The School of Mechanical and Aerospace Engineering at Queen’s University Belfast introduced a new degree programme in Product Design and Development (PDD) in 2004. As well as setting out to meet all UK-SPEC requirements, the entirely new curriculum was developed in line with the syllabus and standards defined by the CDIO Initiative, an international collaboration of universities aiming to improve the education of engineering students. The CDIO ethos is that students are taught in the context of conceiving, designing, implementing and operating a product or system. Fundamental to this is an integrated curriculum with multiple Design-Build-Test (DBT) experiences at the core. Unlike most traditional engineering courses the PDD degree features group DBT projects in all years of the programme. The projects increase in complexity and challenge in a staged manner, with learning outcomes guided by Bloom’s taxonomy of learning domains. The integrated course structure enables the immediate application of disciplinary knowledge, gained from other modules, as well as development of professional skills and attributes in the context of the DBT activity. This has a positive impact on student engagement and the embedding of these relevant skills, identified from a stakeholder survey, has also been shown to better prepare students for professional practice. This paper will detail the methodology used in the development of the curriculum, refinements that have been made during the first five years of operation and discuss the resource and staffing issues raised in facilitating such a learning environment.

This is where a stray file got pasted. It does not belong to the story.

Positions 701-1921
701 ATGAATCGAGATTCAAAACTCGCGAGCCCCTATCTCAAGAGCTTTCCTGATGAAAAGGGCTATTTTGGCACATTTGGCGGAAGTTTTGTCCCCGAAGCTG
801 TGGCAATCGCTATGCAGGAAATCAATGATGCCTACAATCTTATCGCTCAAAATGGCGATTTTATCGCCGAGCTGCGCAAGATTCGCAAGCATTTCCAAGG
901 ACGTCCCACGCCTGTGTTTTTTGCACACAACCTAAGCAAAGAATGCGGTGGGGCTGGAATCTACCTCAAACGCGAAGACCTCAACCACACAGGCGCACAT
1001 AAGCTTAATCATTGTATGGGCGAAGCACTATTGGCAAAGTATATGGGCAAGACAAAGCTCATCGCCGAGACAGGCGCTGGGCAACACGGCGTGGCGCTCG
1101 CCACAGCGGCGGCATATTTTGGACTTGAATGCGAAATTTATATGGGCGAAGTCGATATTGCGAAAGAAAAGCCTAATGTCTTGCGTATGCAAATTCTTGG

|Number of pages||9|
|Journal||Engineering Education: Journal of the Higher Education Academy Engineering Subject Centre|
|Publication status||Published - 2010|
Bibliographical noteTeaching or Research: 15147
ASJC Scopus subject areas
- Engineering (miscellaneous)